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The United States Food and Drug Administration (FDA) has approved the targeted agent Rituxan® (rituximab) for two new indications: 1) as initial therapy for patients with follicular non-Hodgkin’s lymphoma (NHL) in combination with the chemotherapy combination known as CVP (cyclophosphamide, vincristine, and prednisolone); 2) for the treatment of patients with low-grade NHL whose cancer has regressed or stabilized following initial therapy with CVP.

Non-Hodgkin’s lymphoma is a form of cancer that begins in the cells of the lymph system. The lymph system includes the spleen, thymus, tonsils, bone marrow, lymph nodes, and circulating immune cells. The main cells in the lymph system are lymphocytes, of which there are two types: B- and T-cells. Each cell type has a specific function in helping the body fight infection.

NHL is characterized by the excessive accumulation of atypical (cancerous) lymphocytes. These lymphocytes can crowd the lymph system and suppress the formation and function of other immune and blood cells. NHL is categorized by the type of lymphocyte it involves and by the rate at which the cancer grows. Indolent, or slow-growing NHL, refers to disease that does not tend to grow or spread aggressively.

Rituxan is an agent that has been designed to bind to B-cells-the most common type of cancerous cell in NHL. Through this binding action, Rituxan stimulates the immune cells of the body to attack the cancerous cells. In addition, it is believed that Rituxan may have some direct cancer-killing properties.

The results prompting the approval of Rituxan as initial therapy in addition to CVP were from a phase III clinical trial including 322 patients with follicular NHL who had not received prior therapy. Patients were treated with either R-CVP or CVP alone.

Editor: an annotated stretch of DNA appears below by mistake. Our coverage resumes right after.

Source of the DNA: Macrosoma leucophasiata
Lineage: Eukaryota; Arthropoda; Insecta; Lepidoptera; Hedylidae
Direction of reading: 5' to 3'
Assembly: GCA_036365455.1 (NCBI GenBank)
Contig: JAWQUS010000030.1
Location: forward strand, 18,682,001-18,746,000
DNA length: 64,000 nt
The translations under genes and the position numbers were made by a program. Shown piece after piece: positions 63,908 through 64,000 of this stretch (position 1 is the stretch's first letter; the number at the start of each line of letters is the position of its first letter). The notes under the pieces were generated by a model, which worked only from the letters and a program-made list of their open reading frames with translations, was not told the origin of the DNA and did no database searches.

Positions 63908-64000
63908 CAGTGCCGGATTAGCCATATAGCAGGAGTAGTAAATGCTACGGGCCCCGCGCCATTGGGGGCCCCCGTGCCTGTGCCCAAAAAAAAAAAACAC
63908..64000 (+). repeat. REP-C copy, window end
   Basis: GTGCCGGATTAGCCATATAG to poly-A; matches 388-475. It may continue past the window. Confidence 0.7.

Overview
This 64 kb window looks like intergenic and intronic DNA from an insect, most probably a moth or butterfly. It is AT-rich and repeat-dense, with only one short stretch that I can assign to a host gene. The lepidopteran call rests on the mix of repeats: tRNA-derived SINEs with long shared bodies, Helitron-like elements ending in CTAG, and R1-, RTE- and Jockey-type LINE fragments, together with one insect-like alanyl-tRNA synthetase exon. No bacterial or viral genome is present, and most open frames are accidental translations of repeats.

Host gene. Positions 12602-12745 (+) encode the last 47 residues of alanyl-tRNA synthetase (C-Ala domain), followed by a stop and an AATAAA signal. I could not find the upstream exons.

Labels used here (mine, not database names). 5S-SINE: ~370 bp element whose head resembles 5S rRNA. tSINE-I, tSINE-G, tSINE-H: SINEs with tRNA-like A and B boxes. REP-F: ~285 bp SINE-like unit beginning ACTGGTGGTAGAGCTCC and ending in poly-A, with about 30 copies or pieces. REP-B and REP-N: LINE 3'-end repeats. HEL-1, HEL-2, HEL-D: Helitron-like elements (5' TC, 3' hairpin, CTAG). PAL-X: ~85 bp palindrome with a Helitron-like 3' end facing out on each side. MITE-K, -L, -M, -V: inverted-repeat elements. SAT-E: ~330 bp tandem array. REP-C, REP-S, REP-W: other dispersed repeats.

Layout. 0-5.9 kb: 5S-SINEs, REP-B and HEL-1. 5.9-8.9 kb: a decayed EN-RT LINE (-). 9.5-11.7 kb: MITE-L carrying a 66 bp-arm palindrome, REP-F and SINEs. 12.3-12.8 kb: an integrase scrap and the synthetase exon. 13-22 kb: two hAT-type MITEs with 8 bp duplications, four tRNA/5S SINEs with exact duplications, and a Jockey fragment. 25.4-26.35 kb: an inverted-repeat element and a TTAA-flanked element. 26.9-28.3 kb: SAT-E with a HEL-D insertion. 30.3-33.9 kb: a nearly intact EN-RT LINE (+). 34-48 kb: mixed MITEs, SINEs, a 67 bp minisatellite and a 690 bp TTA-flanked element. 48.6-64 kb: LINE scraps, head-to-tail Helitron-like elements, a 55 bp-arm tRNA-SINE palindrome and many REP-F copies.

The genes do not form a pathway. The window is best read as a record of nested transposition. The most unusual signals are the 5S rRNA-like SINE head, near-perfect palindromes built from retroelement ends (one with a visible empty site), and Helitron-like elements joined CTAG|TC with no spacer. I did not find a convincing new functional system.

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  • Patients treated with R-CVP had a lower progression-free survival (2.4 years) compared to those treated with CVP only (1.4 years).
  • R-CVP reduced the risk of cancer progression, cancer recurrences, and death by 56% compared to treatment with CVP only.

The results prompting the approval of Rituxan for use among patients who had received initial therapy with CVP and had achieved regression or stabilization of cancer included 322 patients who had just finished treatment with CVP. These patients achieved either partial or complete disappearances of cancer or cancer stabilization with CVP. Patients were then either treated with Rituxan every six months or no further treatment.

  • Patients who were treated with Rituxan had more than a 50% reduced risk of cancer progression, cancer recurrences, or death compared to patients who did not receive Rituxan.

Patients with either newly diagnosed NHL or those who have achieved regression or disease stabilization following CVP may wish to speak with their physician regarding their individual risks and benefits of treatment with Rituxan.

Reference: Genentech. FDA Approves Two New Indications for Rituxan in Patients with Non-Hodgkin’s Lymphoma. Available at: . Accessed September 2006.

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